Visiting the market after reading Heston Blumenthal’s In Search of Total Perfection is always a reckless idea. Yes it usually results in delicious meals but more often than not, it also ends up burning a big hole in the pocket.
I went to the Turkish market in Kreuzberg just to look around and pick up some tomatoes for a compote and ended up with 3 days worth of food; plus enough tomatoes for a bathtub full of compote.
Heston Blumenthal’s Tomato Compote is an complex process of layering, mixing and creating the perfect flavour; but while I greatly admire him, and wanted to replicate the intricate details he’d so lovingly researched and planned; I just didn’t have the patience. So below is his recipe and method followed by my shortcut.
Heston Blumenthal’s Tomato Compote:
– 1.1kg vine-ripened tomatoes, 3 lg cloves garlic crushed, 1 large onion finely diced, 200ml extra virgin olive oil
– Seasoning: 1tsp salt, 4-5 drops Tabasco, 4-5 drops Fish sauce, 2 tsp Worcestershire sauce, 1 heaped tbsp ketchup, 30ml sherry vinegar
– Spices: 1 heaped tsp coriander seeds, 1 star anise, 3 cloves, 1 bouquet garni (7 sprigs fresh thyme and 1 fresh bay leaf)
Blanche tomatoes then cool them in iced water. De-skin and cut in half. Scoop out seeds and membrane and roughly chop, then tip them into a sieve over a bowl. Sprinkle over the salt and leave for 20 minutes to extract their juice. Discard seeds and membrane, reserve the juice. Roughly chop flesh and set aside.
Meanwhile fry onions and garlic in olive oil over a low heat. Cook for 10 -15 mins until soft but not coloured. Crush coriander and put into muslin bag with other spices, add to softened onions and garlic.
Take juice from the seeds and membrane and add to onions and garlic along with tomato flesh.
Add the seasoning and bouquet garni and cook over low heat for 2 hours. To add a roasted note to compote, add the remaining oil and turn up heat to high. Fry compote for 15-20 mins, stirring constantly to make sure it doesn’t burn. Pour off any oil not absorbed by compote.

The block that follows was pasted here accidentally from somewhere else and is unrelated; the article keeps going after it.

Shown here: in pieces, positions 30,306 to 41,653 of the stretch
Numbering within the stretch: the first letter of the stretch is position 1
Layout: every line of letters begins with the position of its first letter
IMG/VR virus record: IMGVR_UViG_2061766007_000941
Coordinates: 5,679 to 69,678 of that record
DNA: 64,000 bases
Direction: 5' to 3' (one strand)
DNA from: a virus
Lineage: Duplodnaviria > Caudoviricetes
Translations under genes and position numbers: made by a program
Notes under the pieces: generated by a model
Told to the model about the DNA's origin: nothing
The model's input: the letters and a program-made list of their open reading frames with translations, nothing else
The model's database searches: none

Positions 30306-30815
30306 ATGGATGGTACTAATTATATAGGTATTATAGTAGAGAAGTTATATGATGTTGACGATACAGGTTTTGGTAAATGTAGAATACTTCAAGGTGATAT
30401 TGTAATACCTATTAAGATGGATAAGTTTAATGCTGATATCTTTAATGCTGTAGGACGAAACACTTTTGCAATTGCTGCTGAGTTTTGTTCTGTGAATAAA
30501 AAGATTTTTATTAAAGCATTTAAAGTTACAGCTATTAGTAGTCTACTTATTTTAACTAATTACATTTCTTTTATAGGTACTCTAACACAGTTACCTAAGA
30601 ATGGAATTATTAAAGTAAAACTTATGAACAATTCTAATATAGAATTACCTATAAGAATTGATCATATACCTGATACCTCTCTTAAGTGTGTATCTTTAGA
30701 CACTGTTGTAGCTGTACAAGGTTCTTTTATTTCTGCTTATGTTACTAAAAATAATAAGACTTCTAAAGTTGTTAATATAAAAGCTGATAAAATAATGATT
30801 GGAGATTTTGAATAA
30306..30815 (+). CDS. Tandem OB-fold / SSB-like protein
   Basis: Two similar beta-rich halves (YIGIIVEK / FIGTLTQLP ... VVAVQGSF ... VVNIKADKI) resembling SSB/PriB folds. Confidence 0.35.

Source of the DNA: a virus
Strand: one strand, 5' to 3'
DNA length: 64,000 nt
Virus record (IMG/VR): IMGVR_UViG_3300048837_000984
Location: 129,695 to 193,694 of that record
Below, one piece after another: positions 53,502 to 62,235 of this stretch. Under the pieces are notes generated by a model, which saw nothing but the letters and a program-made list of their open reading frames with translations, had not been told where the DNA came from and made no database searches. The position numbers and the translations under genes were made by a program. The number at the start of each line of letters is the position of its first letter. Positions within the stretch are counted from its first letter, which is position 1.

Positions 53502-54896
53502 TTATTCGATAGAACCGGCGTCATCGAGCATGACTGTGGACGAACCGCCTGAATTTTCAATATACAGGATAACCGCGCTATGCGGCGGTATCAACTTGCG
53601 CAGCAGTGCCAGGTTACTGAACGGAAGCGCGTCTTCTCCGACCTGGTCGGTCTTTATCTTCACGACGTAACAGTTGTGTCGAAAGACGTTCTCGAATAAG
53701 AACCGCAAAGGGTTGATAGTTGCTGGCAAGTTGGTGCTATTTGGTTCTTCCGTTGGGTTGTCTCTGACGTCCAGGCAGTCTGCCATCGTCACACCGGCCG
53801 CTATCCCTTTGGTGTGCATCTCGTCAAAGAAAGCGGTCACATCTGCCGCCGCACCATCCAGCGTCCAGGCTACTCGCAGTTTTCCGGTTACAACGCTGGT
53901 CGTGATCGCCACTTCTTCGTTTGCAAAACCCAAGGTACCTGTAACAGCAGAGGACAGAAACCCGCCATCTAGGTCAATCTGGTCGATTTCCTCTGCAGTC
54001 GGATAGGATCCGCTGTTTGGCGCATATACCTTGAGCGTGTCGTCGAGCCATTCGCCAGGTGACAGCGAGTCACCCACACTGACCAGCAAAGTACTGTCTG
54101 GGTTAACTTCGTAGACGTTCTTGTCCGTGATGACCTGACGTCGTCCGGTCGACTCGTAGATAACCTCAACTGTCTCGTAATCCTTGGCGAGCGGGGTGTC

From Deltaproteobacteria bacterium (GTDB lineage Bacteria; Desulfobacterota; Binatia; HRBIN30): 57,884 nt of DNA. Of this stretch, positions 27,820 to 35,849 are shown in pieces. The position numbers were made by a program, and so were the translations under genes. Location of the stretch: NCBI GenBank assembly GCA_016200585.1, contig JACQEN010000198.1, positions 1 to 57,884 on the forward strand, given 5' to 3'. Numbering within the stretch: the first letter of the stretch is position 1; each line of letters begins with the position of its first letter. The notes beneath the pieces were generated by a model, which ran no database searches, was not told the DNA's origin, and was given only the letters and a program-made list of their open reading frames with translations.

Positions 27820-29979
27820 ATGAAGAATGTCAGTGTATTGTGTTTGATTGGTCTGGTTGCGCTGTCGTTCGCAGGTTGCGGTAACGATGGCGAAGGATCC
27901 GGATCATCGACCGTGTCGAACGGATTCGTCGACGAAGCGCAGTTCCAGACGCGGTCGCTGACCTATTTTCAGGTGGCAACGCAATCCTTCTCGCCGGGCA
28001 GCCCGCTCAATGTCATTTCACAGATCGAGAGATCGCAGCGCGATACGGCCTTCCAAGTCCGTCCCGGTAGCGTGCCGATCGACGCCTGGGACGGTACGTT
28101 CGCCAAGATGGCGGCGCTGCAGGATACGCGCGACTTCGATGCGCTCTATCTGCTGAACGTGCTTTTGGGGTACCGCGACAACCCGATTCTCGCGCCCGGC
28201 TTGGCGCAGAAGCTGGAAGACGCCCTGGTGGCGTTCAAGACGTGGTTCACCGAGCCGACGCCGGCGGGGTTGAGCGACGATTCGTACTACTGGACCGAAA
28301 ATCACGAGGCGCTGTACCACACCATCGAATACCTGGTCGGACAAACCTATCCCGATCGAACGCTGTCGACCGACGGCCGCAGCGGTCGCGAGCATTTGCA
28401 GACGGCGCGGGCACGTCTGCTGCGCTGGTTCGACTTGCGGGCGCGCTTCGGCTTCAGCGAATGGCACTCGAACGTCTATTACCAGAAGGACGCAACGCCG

Denise’s Imperfect Preparation:
– I didn’t bother blanching the tomatoes beforehand, nor removing the seeds and membrane.
– I threw in all the spices without a bag and fried them with the onions and garlic to bring out the flavours a little more.
– At the end of 2 hours I removed the herbs, star anise and cloves and roughly blended the sauce before frying.
It may not have been perfect but it was fabulous all the same. Tangy, savoury and rich.
I used the compote for a baked cannelloni which I have to admit was a cop-out of making Blumenthal’s Spaghetti Bolognaise.
– First lovingly carmelise onions with bacon (all the better to soak up some bacon fat) until soft, golden and sweet.
– Then mix with a tub of Mascarpone cheese (market was out of Ricotta) and stuff mixture into pasta shells
– Next layer a good amount of compote below and above the cannelloni in an oven-proof dish (just remember the pasta needs enough liquid to cook)
– Finish off with a generous grating of Parmesan on the top
– Bung into a 180 degree C oven for 35-40 mins
Since it was a bathtub full of compote, I had more than enough leftover. Blumenthal also suggested that it make a nice salad dressing, so I had some for lunch the next day with an early arugula salad and a gratinated parmesan, bacon, onion toasty (leftover bacon mascarpone stuffing from night before) .
Blumenthal’s methods may be too tedious for the everyday home cook, but by gosh when you finally get your act together to do it (no matter how imperfect), you’ll be very much rewarded!